In this June 8, 2019 photo, US soldiers participate in a military tactical demonstration during a ceremony to commemorate the 75th anniversary of the Eighth US Army at Camp Humphreys in Pyeongtaek, South Korea. (JUNG YEON-JE / AFP)
SEOUL - South Korea on Tuesday criticized the US military’s decision to place thousands of Korean workers on unpaid leave this week, after the two allies failed to sign a new cost-sharing agreement.
S. Korea and the US are embroiled in a dispute dating back almost two years over how much each should pay to support the roughly 28,500 US troops stationed in S. Korea
South Korea and the United States are embroiled in a dispute dating back almost two years over how much each should pay to support the roughly 28,500 US troops stationed in South Korea, a legacy of the 1950-53 Korean War that ended in an armistice, rather than a peace treaty.
With no new pact months after the last agreement expired at the end of 2019, 4,000 to 5,000 of the nearly 9,000 South Koreans employed by the US military command will be placed on unpaid leave starting on Wednesday. US officials have said they will cover the payroll for any workers deemed essential.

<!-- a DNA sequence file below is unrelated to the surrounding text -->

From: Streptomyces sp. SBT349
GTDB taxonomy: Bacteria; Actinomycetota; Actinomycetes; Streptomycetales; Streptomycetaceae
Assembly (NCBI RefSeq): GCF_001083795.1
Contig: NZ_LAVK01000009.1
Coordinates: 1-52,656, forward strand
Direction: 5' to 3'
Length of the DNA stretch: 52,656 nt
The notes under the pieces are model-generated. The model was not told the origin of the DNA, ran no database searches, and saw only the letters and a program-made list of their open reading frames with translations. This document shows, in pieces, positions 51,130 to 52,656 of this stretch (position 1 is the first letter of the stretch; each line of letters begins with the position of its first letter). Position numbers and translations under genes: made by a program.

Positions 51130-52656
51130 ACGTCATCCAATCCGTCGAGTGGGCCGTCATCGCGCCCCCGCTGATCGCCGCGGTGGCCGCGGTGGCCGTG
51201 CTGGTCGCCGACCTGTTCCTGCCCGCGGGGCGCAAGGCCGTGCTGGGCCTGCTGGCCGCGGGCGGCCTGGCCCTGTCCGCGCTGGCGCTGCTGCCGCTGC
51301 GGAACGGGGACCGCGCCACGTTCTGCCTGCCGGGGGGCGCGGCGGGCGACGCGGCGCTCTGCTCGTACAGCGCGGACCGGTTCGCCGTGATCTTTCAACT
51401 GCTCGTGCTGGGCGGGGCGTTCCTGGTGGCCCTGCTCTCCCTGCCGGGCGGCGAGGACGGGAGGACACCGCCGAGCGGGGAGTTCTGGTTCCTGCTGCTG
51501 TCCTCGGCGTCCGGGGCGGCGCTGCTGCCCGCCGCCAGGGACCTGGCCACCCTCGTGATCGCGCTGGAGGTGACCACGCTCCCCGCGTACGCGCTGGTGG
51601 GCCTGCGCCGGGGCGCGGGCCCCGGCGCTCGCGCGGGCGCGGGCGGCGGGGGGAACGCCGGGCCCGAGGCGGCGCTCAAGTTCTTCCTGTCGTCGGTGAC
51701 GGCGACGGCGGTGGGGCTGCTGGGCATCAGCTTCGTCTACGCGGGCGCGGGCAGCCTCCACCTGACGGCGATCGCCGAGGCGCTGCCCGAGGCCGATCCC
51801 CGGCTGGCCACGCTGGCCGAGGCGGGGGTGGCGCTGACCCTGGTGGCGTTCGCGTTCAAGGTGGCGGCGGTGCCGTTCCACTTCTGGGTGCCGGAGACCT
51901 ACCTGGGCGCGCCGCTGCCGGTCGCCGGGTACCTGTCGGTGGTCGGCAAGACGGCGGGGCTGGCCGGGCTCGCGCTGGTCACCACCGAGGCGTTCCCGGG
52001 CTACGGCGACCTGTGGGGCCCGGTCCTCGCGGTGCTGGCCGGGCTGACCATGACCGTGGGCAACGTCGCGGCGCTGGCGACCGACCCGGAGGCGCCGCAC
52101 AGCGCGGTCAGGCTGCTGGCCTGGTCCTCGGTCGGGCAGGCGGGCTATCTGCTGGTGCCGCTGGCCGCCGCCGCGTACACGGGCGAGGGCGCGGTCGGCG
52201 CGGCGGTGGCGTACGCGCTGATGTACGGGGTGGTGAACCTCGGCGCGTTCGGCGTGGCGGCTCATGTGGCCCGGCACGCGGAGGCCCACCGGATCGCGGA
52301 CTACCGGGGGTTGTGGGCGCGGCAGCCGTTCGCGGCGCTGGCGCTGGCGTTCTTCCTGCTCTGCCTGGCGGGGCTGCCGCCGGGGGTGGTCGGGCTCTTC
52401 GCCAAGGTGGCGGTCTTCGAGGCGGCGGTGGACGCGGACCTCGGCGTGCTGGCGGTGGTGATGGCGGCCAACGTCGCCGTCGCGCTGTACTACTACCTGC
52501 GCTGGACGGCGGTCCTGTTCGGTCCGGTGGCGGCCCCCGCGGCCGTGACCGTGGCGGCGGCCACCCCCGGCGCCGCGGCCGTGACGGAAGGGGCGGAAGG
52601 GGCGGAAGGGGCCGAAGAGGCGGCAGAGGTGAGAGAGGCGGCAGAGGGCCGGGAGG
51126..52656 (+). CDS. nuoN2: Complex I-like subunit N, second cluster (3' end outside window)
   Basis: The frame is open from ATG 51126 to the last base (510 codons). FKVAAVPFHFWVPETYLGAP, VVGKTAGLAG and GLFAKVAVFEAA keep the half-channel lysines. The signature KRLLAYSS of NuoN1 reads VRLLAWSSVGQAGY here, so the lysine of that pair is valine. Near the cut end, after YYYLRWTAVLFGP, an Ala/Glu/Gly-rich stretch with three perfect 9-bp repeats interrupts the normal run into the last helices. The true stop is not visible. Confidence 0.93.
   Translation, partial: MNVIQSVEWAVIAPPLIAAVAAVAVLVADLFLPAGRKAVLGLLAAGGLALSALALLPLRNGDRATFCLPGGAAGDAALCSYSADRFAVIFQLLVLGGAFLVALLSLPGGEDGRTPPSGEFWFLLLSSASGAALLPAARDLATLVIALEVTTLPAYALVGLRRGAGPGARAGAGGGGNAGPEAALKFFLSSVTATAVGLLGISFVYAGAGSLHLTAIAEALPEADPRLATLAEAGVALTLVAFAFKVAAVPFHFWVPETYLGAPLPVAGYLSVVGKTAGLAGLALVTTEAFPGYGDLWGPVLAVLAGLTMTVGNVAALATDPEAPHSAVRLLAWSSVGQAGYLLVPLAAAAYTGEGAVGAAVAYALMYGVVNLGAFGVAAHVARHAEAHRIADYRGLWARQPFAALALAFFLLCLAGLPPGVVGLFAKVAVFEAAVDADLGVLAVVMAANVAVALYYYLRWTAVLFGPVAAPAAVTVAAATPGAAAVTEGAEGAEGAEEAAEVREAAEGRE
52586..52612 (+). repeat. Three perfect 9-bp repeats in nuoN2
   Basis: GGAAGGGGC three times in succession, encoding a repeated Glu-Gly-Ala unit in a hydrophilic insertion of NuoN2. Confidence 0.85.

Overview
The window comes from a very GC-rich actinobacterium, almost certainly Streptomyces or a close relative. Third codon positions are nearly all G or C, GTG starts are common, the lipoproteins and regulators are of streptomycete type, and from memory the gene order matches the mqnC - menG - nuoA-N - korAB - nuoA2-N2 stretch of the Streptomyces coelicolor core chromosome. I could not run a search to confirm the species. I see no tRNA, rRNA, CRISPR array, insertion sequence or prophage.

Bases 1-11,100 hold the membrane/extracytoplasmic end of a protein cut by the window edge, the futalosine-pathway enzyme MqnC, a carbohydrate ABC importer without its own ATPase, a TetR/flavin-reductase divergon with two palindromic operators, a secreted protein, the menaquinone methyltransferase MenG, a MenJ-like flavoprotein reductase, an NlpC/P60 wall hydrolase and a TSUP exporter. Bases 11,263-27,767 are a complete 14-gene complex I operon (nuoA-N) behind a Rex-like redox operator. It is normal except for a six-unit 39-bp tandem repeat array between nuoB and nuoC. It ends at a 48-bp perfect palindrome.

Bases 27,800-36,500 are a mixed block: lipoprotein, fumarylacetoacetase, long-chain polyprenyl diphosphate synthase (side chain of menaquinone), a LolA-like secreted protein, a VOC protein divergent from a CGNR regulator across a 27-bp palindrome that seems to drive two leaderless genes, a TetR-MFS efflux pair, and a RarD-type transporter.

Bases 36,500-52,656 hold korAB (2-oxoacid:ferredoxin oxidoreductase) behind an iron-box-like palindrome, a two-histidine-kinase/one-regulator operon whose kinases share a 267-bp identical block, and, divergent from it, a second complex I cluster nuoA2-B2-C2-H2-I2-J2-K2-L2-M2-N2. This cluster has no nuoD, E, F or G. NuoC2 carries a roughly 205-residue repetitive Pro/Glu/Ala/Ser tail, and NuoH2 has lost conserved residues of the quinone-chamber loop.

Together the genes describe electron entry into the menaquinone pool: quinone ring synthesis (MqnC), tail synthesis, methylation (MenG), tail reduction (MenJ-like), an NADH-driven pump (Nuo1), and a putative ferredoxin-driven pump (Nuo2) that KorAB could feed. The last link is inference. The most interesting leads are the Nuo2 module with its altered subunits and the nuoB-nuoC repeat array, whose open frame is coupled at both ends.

South Korean negotiator Jeong Eun-bo said South Korea regrets the move and that the United States had not agreed to proposals that would have prevented the furloughs while a new deal is hammered out.
“The decision by the US side to implement the unpaid leave for our workers as planned does not properly reflect the situation of the negotiations and we think this is regrettable,” Jeong told a briefing in Seoul.
“We urge the US to take measures to ensure the workers subject to the furlough scheme can swiftly return to work.”
The move comes as South Korea and the US military there battle outbreaks of the coronavirus, which has placed an economic strain on many residents.
United States Forces Korea (USFK) did not immediately respond to a request for comment. US officials have previously said that a separate deal to address the workers would have undermined efforts to reach an overall agreement.
Washington had demanded up to US$5 billion a year, more than five times the US$870 million that Seoul agreed to pay last year under a one-year deal, though US officials said they have “compromised” on the numbers.
Jeong said that the two countries had “substantially narrowed” their differences and were making the utmost effort to sign a new agreement soon.
“We expect an agreement to be finalised soon,” he said.
HONG KONG NEWS